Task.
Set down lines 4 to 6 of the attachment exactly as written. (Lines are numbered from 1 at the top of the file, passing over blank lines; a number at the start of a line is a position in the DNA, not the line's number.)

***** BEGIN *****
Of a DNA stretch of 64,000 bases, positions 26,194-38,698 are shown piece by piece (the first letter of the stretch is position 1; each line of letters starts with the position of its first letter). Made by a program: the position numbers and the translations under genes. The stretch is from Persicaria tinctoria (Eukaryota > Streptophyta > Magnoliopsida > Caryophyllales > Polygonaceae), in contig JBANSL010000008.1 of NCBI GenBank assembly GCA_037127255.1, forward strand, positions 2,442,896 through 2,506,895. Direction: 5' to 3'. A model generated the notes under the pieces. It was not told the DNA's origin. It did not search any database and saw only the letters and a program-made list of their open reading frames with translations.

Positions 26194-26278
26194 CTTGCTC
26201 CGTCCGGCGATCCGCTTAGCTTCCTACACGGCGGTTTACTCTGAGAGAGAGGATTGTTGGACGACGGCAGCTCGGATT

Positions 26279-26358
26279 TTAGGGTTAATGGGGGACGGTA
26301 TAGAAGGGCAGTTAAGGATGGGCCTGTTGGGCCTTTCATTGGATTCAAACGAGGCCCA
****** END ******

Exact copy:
26201 CGTCCGGCGATCCGCTTAGCTTCCTACACGGCGGTTTACTCTGAGAGAGAGGATTGTTGGACGACGGCAGCTCGGATT

Positions 26279-26358
26279 TTAGGGTTAATGGGGGACGGTA